• The following departmental link provides further information on A new approach: Co-development of a new fiscal relationship between Canada and First Nations.
  • AFN National Chief Perry Bellegarde linked the fiscal work to land and resources, and the assertion of rights and title. He stressed that the report was a first step and that implementing the recommendations would be key to changing the fiscal relationship.
  • Paul Thoppil, Chief Financial, Results and Delivery Officer, joined the National Chief and Chief Jimmie for questions and answers following their remarks, where he was able to discuss how implementation of the recommendations would unfold in the coming months and highlighted areas that were still under development such as the eligibility criteria for the first 100 communities to qualify for 10-year grants. He confirmed that the long-term vision outlined in the report is for sustainable, sufficient and predictable funding.
  • Comments from the floor expressed support for First Nations defining accountability at the community level, the need to define eligibility criteria for 10-year grants, and the need for First Nations autonomy beyond the promises made in the report.
  • Follow-Up: ISC will host information sessions for First Nations on 10-year grants early in the fiscal year, as soon as more details are available.

Child and Family Services Report Out of the Tripartite First Nations Children and Families Working Group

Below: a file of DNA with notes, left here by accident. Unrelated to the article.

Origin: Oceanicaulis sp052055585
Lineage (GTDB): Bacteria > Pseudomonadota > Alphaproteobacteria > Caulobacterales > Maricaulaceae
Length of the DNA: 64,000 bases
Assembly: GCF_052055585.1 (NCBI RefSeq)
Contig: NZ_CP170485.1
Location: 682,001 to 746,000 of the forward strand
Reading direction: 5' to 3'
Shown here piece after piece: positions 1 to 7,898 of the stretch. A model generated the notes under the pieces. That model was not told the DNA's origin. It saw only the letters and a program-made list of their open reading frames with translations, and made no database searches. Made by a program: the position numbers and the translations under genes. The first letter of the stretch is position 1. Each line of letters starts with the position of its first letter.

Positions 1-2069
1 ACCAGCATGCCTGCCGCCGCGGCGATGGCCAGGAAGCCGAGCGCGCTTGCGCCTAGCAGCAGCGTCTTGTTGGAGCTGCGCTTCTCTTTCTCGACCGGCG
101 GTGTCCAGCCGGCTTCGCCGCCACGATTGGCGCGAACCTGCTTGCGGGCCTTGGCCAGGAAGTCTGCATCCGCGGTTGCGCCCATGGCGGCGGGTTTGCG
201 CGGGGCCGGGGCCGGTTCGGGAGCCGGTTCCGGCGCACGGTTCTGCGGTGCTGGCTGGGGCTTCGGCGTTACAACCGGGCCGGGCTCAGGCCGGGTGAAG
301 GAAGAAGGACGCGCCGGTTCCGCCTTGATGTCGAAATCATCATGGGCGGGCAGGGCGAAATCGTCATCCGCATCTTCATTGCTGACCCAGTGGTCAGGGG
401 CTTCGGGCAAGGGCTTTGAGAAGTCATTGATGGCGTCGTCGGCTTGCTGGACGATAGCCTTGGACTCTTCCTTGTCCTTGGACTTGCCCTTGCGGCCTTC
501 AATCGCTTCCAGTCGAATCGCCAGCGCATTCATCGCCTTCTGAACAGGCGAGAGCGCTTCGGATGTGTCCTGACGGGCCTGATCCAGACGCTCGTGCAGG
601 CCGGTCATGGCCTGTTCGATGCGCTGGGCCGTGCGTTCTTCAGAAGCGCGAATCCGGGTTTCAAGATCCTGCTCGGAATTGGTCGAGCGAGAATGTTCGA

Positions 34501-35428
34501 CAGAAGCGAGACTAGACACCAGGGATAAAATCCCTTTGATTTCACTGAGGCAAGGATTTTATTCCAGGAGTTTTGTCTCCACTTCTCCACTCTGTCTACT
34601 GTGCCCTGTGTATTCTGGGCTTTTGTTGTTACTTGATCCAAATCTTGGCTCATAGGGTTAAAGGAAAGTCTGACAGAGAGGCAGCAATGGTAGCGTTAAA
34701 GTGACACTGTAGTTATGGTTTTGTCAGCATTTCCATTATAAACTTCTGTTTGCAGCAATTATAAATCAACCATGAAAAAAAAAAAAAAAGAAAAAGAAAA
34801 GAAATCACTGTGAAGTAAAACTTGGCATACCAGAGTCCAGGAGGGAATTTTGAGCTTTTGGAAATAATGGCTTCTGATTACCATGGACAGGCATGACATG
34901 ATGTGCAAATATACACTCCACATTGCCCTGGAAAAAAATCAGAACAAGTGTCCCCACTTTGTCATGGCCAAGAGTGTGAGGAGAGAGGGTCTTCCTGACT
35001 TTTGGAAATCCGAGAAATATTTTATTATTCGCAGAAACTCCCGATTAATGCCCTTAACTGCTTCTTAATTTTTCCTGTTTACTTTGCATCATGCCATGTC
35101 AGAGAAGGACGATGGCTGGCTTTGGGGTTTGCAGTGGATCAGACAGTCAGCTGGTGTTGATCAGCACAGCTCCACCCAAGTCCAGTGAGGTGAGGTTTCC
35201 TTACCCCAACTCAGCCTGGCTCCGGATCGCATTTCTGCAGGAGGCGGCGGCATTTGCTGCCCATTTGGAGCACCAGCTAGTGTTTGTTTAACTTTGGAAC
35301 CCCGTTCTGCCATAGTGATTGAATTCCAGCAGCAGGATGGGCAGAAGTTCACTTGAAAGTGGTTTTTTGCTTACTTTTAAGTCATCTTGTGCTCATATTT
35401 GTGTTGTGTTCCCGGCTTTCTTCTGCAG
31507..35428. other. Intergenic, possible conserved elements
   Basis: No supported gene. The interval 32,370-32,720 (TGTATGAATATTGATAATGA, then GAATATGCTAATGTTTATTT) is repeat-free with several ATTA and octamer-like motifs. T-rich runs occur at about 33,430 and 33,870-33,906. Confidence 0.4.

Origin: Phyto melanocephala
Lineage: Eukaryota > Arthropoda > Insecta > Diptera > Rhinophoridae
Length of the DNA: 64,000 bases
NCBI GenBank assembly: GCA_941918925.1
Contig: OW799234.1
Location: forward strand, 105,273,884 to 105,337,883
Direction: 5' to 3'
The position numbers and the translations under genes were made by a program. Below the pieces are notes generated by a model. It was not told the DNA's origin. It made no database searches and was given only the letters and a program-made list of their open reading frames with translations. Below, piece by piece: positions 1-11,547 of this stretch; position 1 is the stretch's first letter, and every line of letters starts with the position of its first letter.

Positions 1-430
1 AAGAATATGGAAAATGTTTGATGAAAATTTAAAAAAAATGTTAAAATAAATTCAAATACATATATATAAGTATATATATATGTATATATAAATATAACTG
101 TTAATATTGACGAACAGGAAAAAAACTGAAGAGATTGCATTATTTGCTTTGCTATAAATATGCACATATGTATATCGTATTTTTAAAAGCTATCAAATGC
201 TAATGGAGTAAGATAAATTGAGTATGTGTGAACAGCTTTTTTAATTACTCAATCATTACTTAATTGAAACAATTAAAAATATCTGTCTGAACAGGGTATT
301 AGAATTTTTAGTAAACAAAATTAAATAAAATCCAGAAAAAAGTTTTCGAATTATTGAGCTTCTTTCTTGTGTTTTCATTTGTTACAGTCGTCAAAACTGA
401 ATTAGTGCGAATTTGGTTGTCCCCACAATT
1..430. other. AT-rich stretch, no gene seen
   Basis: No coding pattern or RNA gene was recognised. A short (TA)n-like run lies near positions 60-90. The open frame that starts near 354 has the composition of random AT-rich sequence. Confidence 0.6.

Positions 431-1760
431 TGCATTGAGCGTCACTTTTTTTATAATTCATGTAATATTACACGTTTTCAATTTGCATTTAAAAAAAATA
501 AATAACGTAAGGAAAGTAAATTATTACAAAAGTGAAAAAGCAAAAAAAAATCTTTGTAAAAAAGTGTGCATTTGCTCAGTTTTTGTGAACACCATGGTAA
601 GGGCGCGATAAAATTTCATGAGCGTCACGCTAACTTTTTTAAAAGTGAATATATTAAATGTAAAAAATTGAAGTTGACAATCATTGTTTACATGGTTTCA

Panel discussion with members of the First Nations Child and Family Services Tripartite Working Group on completed work to-date.


ISC – Programs and Partnerships Directorate

  • Members of the Tripartite Working Group highlighted the importance of the federal and provincial governments working in collaboration with First Nations to find effective and sustainable solutions that take into consideration the reality of each community. They also reported on the progress made by the Working Group towards informing child
    welfare reform.
  • Carolyn Kamper, Assistant Deputy Minister of Strategic Priorities of the Ministry of Children and Family Development, reported on the progress made by the Province towards the recommendations from Grand Chief Edward John's report "Indigenous Resilience, Connectedness and Reunification – From Root Causes to Root Solutions." Of the 71 recommendations to the Ministry of Child and Family Development, three have been completed and 61 are underway.
  • Mary Teegee, the regional representative for British Columbia on the National Advisory Committee, provided a progress report on Action Tables that have been developed by the Committee as a result of the Canadian Human Rights Tribunal Decision dated January 26, 2016.